Japanese Bobtail cats are domestic cats that have the cutest bunny-type pompom tails. They are not tailless cats.
The short tail is due to a genetic mutation caused by a recessive autosomal gene.
In the early days, it was
believed that the Manx Cat and the Japanese Bob were related. This has
been disproved, the mutation that results in the tailless Manx is a
CFA Grand Champion Karol Abraham Lincoln | photo © Carol of Karol’s Cattery
The Japanese Bobtail is a medium-sized cat with well developed muscles. It is slender and lean and certainly not flabby.
Its legs complement the body and are strong, long and slender, but not delicate or fragile.
The tail is its signature trait. Each cat has a clearly visible and unique tail - it can be curved, angled or straight.
The bone in the tail is rigid and strong except for the base of the tail.
The hair on the tail grows outwards in all directions and creates a pom-pom or 'bunny tail'.
When fully extended the tail can be 4 to 5 inches (10 - 13 cm) long.
The Japanese Bobtail has a triangular-shaped head, high cheekbones, broad muzzle and a long nose which in profile, has a gentle dip in it.
Its ears are quite large, set wide apart and they do tend to tilt slightly forward.
Eyes are large, wide-open and oval in shape and set at a slant. Eye color must be deep and vivid and correspond to coat color. Eye-color ranges from blue, green, odd-eyes and copper.
Whilst Japanese Bobtail cats come in a variety of colors, the most sort after are the Bi-color and Tri-color cats.
The Mi-Ke is a tri-color consisting of black, reddish-brown and white and is the most prized color.
Irrespective of pattern, all colors must be clear, even and well marked.
They have medium to short coats, with no noticeable undercoat. The hair should be soft and silky.
They have semi-long coats, with no noticeable undercoat. The hair should be soft and silky. The hair lies close to the body and they generally have ear and toe tufts and a frontal ruff.
GPNW NuDawnz Kigenwotoru | longhaired | owned and bred by Lorna Friemoth Nu Dawnz Cattery | Japanese Bobtail picture | © Larry Johnson
Japanese Bobtail cats are outdoor cats. Outdoor does not mean roaming the the neighborhood, but rather an safe, escape-proof garden or cat run.
Whilst they can adapt to apartment living, it is important to prevent boredom.
Creating an adventure zone for your indoor cat is a must. By this we mean an area filled with toys, scratching posts, cat gyms and areas to play hide-and-seek.
A single cat is a lonely cat, so do consider having two for company.
Would they suit a home with children?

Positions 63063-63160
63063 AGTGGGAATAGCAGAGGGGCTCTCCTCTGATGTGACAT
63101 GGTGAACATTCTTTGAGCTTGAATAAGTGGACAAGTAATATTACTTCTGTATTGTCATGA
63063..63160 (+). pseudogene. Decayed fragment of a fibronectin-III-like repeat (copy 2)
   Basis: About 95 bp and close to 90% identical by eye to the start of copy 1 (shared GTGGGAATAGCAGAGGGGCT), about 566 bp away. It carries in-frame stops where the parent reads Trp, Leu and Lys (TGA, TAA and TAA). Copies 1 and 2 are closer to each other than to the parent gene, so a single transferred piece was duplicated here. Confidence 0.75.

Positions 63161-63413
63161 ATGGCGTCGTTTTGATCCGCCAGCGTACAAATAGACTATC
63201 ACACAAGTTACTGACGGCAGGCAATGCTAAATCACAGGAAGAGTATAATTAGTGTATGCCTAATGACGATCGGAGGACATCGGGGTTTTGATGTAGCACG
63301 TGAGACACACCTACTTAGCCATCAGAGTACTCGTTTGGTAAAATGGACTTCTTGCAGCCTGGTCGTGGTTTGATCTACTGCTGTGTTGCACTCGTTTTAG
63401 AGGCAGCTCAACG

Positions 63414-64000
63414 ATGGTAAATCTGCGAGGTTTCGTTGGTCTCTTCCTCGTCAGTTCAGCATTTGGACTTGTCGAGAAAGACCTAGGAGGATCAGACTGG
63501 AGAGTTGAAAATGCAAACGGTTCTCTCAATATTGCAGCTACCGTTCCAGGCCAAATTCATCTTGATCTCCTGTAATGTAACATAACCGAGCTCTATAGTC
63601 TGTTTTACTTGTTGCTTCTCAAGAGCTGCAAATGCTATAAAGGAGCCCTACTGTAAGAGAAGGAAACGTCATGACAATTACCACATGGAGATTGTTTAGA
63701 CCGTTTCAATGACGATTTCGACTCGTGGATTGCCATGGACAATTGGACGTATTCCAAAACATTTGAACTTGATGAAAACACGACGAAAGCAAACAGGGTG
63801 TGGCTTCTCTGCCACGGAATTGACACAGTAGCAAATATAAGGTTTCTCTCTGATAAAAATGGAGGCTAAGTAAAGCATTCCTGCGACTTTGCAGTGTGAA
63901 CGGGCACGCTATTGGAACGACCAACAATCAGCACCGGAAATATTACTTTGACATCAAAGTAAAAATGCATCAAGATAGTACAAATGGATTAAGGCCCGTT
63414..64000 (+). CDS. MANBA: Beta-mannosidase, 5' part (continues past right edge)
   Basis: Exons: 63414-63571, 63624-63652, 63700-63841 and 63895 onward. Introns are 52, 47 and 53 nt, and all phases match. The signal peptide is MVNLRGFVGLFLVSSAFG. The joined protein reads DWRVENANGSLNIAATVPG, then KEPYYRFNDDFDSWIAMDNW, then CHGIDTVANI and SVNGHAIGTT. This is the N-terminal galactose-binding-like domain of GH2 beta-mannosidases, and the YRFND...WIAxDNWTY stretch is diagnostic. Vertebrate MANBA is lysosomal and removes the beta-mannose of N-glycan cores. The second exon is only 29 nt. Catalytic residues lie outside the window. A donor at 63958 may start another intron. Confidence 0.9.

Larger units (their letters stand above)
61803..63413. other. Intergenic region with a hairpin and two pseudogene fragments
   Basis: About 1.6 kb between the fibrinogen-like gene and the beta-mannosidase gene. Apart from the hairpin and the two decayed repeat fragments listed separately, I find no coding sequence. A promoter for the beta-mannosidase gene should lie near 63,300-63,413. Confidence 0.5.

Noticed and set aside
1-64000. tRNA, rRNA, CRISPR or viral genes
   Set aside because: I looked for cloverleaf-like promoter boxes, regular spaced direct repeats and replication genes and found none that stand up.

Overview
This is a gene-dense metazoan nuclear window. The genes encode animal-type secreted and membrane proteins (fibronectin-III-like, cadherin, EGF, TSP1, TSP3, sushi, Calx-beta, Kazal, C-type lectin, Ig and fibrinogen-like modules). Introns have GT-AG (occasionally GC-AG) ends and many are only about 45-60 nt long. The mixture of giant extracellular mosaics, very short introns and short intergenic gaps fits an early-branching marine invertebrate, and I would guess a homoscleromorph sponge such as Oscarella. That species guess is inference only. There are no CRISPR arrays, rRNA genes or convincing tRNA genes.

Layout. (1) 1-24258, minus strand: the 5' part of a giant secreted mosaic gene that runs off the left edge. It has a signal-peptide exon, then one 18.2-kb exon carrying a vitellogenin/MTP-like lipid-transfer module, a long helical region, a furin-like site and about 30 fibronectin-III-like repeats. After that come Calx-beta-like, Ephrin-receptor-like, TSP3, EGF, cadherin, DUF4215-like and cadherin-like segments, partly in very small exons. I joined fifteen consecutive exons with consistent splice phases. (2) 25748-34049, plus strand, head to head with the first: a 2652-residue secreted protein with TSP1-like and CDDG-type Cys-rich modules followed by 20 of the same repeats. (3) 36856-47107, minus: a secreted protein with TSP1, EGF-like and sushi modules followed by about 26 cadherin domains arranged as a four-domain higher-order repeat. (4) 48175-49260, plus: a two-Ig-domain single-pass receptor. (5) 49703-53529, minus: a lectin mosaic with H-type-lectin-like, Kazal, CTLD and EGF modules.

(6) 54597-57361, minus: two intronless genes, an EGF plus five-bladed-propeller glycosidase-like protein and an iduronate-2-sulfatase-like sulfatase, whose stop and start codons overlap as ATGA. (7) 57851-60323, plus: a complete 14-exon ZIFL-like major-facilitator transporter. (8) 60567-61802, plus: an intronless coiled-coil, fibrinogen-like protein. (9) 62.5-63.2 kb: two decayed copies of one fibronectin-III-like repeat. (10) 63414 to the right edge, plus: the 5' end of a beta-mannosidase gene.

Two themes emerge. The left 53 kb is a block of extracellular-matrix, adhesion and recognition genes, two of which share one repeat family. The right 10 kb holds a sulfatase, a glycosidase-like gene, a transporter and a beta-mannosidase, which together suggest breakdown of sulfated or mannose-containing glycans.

Yes. Smaller children do need to be taught to be gentle with kittens and adult cats. Cats should always have their hind legs supported when held.
Are they pet friendly?
Yes - spayed/neutered cats get on well with all pets, cats and dogs. It's always best to supervise the introduction of a new pet. Do it gradually so that none of the pets feel threatened.
Kurisumasu Japanese Bobtails picture © Marianne Clark
Japanese Bobtail cats are not for someone wanting a docile lap cat.
These are active cats that love exploring and are curious about their environment.
They are lively, sociable extroverts with strong personalities. You will never be lonely with one these cats as a companion.
They are very 'talkative' with a wide range of scales and tones in their voices. In many ways they are quite dog-like.
They love to carry toys in their mouth, play fetch and most of all they love to splash in water.
Whilst they could be described as very independent, this does not mean they don't need company. To the contrary, these cats are loving and affectionate and they adore human company. They do not tolerate solitude.
Whilst the longhaired version of the cat will require a daily brush, they are generally low maintenance cat breeds that require minimal grooming.
Shorthaired Japanese Bobtails are low maintenance cats. Their coats need to be brushed once a week. In Spring, they do shed more and require additional brushing.
For complete cat grooming advice visit our chapter on cat care
Kurisumasu Japanese Bobtails picture © Marianne Clark | cat: Bug CFA Grand Champion
The Japanese Bobtail is a healthy cat breed.
Apart from the normal preventable infectious feline diseases that all cats are susceptible to this cat does not suffer from any genetic or hereditary diseases sometimes found in the tailless cats.
Always consider cat health insurance for your cat, you never know when it may be needed.
No special diet is needed. Having said that, the longhaired version of the Japanese Bobtail may benefit from a special diet that reduces hairballs.
A well balanced diet and high quality cat food is essential - you need to decide which route to follow - kibbles, raw cat food or canned cat food.
Always ensure that your kitty has access to fresh, clean drinking water.
Average weight of Japanese Bobtail Cats
Males are generally heavier than the female cats. The average weight of these cats is between 2.5 kg - 4.0 kg (5.5 lbs - 8.8 lbs)
They have an average life expectancy of 12 + years.
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